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Kurds split politically led to collapse in Kirkuk. They could've fought but would've lost to govt forces.
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Old 10-17-2017   #313
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Political ramifications of what happened in Kirkuk. Here's a link to the article.
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Old 10-17-2017   #314
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Default From Hudson Institute's Samuel Tadros

Via Twitter: https://twitter.com/Samueltadros/sta...72827647303680

A few thoughts on developments in Kurdistan this week:

  • 1. Collapse of Peshmerga took many by surprise. It shouldnt. Yes Kurds claim Kirkuk as their Jerusalem
  • But Kirkuk and other disputed territories remain deeply divided and contested among various ethnic and religious groups
  • It matters if you are fighting to defend your home or not. It's the same story as with the “Iraqi army” defending Mosul in 2014
  • Simply put: tribal troops don’t fight well outside their tribal areas, which brings me to the second point

  • 2. The performance of the Peshmerga & Kurds in general since 03 has blinded many to the weakness of modernity & strength of tribal identity
  • Same blindness is evident when scholars approach Egypt. Blinded by the superficial modernity, they think Egypt is different from region.
  • They assume it is a modern state and that sub-national identities don't matter dismissing tribal and family frameworks
  • I am happy to repeat this a million times until it gets through. The region, all of it, is just Tribes with Flags.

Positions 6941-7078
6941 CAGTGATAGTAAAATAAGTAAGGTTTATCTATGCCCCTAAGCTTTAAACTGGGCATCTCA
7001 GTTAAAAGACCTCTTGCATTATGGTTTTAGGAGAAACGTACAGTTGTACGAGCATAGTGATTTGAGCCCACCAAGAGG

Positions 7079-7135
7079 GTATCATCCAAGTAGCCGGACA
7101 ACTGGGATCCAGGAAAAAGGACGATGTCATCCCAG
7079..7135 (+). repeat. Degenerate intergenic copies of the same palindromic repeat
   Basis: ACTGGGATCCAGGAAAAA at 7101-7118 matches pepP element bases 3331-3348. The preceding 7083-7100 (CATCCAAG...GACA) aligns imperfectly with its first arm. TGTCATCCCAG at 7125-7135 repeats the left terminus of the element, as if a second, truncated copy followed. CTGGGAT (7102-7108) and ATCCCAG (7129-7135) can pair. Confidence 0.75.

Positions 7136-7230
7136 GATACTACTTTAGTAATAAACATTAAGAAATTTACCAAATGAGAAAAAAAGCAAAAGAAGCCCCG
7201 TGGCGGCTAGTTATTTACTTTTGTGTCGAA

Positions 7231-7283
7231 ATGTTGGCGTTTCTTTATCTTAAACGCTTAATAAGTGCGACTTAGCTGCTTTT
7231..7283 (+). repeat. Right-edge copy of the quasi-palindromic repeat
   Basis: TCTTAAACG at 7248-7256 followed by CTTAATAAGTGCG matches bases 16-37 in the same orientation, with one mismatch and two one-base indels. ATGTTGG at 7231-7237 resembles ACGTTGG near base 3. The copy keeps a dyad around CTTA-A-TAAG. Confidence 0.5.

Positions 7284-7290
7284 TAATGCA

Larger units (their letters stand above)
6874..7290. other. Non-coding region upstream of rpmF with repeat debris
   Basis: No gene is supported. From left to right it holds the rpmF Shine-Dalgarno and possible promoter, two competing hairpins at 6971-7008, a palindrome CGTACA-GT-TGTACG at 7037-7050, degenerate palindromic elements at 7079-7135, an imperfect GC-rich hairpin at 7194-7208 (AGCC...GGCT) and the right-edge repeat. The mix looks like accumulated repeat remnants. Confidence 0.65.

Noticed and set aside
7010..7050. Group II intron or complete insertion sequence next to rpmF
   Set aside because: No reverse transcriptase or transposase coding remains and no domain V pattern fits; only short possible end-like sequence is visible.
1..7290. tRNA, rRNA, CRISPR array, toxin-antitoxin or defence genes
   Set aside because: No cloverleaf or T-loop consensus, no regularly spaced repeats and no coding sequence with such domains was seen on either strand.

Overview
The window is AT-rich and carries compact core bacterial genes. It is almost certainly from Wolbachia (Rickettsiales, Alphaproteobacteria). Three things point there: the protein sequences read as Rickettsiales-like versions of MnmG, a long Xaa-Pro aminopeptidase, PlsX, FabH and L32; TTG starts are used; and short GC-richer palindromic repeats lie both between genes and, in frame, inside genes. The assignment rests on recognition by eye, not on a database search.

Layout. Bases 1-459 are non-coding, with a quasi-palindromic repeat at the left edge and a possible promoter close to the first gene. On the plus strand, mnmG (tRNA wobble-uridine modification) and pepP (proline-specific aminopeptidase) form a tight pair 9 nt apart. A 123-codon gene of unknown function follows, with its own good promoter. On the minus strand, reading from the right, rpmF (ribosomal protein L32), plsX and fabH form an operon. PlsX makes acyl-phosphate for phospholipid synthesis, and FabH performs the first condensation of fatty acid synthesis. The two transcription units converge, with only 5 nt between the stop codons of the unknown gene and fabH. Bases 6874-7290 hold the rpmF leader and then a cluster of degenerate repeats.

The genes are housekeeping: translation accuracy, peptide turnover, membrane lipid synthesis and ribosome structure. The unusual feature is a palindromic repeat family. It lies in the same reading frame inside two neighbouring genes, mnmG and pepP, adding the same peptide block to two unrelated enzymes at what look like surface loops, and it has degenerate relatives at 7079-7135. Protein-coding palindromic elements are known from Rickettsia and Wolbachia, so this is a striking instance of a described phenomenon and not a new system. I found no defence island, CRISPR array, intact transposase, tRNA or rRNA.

• In Kurds case, they arent even one tribe. Not disputing Kurdish nationalism. If someone identifies as a Kurd, who am I to tell him otherwise
  • But Kurdistan is a deeply divided society even beyond KDP/PUK divide. You can’t build a state with 10 different militias.
  • Just as intra Arab fights were more powerful than fight with Israel, intra Kurdish fights more important than Kurd vs. Arab

  • 3. People have assumed that the Kurds have learned from history. They have. They built a better place than rest of Iraq after 2003
  • There was some attempt at nation building, investment in education, but internal divides that plagued Kurdish history still same.
  • It's easy to dismiss this as x betrayed y, or cast blame on one of the militia leaders, but this is beyond individual choices

  • 4. Kurds & especially KDP have miserably failed to read DC. It's remarkable how this happened despite contacts with official & unofficial DC
  • Yes, many in the US appreciate the role Kurds have played, but that is not a policy, its feelings.
  • The US is committed by its very nature to existing states in the region. It's a long discussion why this is the case, but its not surprising

  • 5. The time to get a deal was in 2014 when the US was most desperate. Assuming that the US will appreciate anti ISIS role is meaningless